The increase in the use of air conditioning will create a substantially stronger demand for electricity, which could lead to power outages. The loss of power will not only lead to health problems such as heat strokes, shortness of breath and dehydration but also to disruptions in subway, train and flight transportation, businesses such as banks, stock market and data centers, and industrial production. Power outages could become even more frequent in the Asia-Pacific region due to the design of electricity production and provision that may not be able to keep pace with this rapid increase in the demand.

Drainage systems in many megacities in the region are not adequate to accommodate the expected increases in rainfall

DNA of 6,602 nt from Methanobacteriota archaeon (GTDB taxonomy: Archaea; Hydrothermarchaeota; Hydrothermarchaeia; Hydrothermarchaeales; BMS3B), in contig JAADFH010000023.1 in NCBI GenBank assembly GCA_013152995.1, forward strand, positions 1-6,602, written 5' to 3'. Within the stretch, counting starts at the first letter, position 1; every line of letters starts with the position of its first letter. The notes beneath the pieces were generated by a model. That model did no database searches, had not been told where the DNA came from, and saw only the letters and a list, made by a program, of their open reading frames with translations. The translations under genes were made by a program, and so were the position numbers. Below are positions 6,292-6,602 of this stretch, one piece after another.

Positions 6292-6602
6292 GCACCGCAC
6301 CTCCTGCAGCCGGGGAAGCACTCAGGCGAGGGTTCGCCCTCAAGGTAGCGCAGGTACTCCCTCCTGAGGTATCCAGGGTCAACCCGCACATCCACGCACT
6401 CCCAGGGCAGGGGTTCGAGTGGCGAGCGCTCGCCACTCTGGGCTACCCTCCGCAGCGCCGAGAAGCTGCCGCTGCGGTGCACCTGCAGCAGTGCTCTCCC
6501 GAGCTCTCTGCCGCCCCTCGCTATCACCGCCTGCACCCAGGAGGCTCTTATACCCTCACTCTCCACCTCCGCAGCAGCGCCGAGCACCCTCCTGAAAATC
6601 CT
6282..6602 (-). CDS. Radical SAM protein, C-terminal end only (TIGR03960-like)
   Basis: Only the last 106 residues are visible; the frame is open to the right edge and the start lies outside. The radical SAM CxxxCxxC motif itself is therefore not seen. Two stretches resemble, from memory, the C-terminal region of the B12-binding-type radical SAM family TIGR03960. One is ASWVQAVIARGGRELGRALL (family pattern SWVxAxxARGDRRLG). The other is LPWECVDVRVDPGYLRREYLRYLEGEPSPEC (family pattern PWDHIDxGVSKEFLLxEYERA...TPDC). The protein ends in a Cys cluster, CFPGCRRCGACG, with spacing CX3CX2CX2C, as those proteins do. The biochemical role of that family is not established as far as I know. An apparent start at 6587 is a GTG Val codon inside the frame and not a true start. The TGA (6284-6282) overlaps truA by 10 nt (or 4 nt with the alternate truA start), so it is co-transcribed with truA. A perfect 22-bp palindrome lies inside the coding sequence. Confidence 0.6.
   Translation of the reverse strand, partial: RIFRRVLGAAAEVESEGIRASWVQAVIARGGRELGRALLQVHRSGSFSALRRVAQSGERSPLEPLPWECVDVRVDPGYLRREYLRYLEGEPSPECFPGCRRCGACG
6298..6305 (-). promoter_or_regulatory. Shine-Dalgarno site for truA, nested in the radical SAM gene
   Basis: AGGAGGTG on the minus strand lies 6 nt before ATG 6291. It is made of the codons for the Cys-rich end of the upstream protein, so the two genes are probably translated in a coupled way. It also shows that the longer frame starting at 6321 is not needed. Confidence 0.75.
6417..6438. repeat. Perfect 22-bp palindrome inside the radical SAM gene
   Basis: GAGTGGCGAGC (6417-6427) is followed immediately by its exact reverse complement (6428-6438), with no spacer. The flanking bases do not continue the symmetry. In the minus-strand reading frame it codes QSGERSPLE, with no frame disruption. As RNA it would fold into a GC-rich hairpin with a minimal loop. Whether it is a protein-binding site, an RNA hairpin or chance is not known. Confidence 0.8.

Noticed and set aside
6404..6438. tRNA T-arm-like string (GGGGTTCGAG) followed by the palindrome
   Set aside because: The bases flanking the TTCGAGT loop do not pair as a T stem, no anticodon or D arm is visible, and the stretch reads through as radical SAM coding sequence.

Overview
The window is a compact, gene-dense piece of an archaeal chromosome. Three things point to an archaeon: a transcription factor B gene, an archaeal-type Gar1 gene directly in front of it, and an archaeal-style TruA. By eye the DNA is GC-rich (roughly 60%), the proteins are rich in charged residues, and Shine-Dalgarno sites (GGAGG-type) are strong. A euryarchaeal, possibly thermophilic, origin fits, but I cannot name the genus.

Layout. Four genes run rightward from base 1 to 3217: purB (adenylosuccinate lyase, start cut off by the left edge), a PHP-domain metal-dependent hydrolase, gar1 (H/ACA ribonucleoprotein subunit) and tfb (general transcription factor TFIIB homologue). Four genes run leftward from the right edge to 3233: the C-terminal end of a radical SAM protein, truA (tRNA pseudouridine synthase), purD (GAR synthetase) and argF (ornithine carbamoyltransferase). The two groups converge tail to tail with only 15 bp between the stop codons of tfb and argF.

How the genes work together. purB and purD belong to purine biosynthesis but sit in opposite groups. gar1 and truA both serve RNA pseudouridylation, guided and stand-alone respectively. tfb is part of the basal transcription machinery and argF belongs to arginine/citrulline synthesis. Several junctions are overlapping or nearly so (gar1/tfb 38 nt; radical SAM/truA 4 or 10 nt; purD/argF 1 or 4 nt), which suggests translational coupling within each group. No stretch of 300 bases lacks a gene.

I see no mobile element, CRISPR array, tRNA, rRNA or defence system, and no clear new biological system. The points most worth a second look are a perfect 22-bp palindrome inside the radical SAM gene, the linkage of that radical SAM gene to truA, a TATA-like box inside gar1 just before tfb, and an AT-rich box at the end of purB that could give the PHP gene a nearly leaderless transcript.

It has been well documented that, during the last few decades, the frequency of heavy rain and the overall rainfall intensity (amount of rain per hour) have increased in many places around the world. This is another result of global warming, mainly because a warmer atmosphere can hold more moisture. Condensation of the additional moisture will lead to heavier rain and higher rainfall intensity, which will lead to greater chances of flooding. Coastal regions in Asia-Pacific countries are also affected by tropical cyclones, which deliver both heavy rain and seawater through “storm surges”. Storm surges are further enhanced by the rise in sea level, due to thermal expansion of seawater and melting of polar ice caps as a result of global warming. Thus, the chance of flooding in these countries will increase substantially in the future.